Dry skin and inflammation can make an eczema rash itchy. Scratching may cause skin thickening, discoloration, and swelling. It can also lead to infection and scarring.
Eczema is a common skin disease that causes itchy, painful lesions that most people find challenging not to scratch. The National Eczema Association notes that the causes of eczema may have links to certain environmental triggers and genetics, although they are not sure of the exact causes of the disease.
Factors outside and inside the body trigger people with eczema’s overactive immune systems, causing inflammation. The inflammation is responsible for the itchy rashes that people associate with eczema.
In this article, we examine why eczema itches and how to help prevent it. We also look at what happens to the skin when someone scratches their eczema and the possible treatment options.
Eczema is an allergic skin disease that commonly begins during childhood. It is a common disease that affects more than 31 million people in the United States.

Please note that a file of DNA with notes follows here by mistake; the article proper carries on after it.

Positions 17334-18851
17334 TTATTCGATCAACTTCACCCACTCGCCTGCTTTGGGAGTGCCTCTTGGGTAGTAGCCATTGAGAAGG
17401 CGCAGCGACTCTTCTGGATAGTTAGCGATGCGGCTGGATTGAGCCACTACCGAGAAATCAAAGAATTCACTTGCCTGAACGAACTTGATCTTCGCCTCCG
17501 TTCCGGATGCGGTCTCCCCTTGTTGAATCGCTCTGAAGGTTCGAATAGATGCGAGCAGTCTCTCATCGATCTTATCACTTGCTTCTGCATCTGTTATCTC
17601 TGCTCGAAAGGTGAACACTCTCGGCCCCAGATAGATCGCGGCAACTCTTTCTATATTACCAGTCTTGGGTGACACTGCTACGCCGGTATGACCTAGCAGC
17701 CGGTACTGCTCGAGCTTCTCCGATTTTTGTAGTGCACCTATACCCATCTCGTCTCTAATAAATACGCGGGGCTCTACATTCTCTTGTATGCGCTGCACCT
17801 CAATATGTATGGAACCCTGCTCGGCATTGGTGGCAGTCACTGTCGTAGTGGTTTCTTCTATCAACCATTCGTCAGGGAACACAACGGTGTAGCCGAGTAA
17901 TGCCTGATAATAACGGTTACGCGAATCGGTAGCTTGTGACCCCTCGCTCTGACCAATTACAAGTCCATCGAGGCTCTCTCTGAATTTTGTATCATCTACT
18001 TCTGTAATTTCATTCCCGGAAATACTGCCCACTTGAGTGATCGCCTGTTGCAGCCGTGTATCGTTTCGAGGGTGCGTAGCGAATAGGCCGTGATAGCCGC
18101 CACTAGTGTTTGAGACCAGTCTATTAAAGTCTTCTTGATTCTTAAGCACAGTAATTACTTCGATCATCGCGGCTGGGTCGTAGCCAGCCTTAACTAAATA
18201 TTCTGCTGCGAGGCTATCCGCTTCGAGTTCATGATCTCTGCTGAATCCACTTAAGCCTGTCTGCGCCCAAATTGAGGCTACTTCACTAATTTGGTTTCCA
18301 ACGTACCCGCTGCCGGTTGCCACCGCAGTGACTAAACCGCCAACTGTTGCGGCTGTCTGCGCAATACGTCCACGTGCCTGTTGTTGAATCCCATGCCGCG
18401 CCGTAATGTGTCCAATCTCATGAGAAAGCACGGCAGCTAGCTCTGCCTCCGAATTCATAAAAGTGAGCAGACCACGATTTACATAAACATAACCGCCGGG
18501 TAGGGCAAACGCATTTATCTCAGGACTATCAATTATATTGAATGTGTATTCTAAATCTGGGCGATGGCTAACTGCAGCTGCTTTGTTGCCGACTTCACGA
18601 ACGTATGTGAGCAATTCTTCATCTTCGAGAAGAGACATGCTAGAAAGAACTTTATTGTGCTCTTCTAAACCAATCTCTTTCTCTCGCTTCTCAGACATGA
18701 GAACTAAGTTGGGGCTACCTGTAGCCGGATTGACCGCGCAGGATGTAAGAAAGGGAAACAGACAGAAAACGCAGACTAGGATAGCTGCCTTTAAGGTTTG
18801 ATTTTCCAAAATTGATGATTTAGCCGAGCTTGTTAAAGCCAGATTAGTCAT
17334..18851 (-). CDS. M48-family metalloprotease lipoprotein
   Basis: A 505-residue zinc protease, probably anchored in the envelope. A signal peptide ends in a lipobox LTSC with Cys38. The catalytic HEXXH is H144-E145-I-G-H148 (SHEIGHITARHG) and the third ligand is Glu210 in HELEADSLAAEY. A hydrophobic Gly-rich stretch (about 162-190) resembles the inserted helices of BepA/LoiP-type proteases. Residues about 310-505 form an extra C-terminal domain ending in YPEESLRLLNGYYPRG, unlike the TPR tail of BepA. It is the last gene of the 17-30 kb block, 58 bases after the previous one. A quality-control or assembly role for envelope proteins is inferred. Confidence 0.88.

Typical symptoms of eczema include patches of dry, itchy skin that can be red and painful. If a person scratches their skin, it can become flaky, scaly, and thick.
Experts are not entirely sure of the exact causes of the disease, but suggest that certain factors may play an important role in it. These include:
- a family history of eczema, allergies, or asthma
- a lack of a specific protein called filaggrin
- the environment a person lives and works in
- whether a person has exposure to pollution, stress, smoke, or chemicals
About half of all people with moderate to severe eczema also have hay fever, food allergies, and asthma.
Everyone who has eczema will experience some degree of itching. There are various reasons why eczema causes itching. These include:
When a person has an eczema flare-up, something triggers the interactive network between the immune system, the nervous system, and the skin. The skin becomes sore, red, and has inflammation, which causes itching.
A variety of chemical mediators affect inflammation, including substance P, which is a neuropeptide. The inflammation increases a person’s blood flow, which also contributes to itching.
Changes to the skin barrier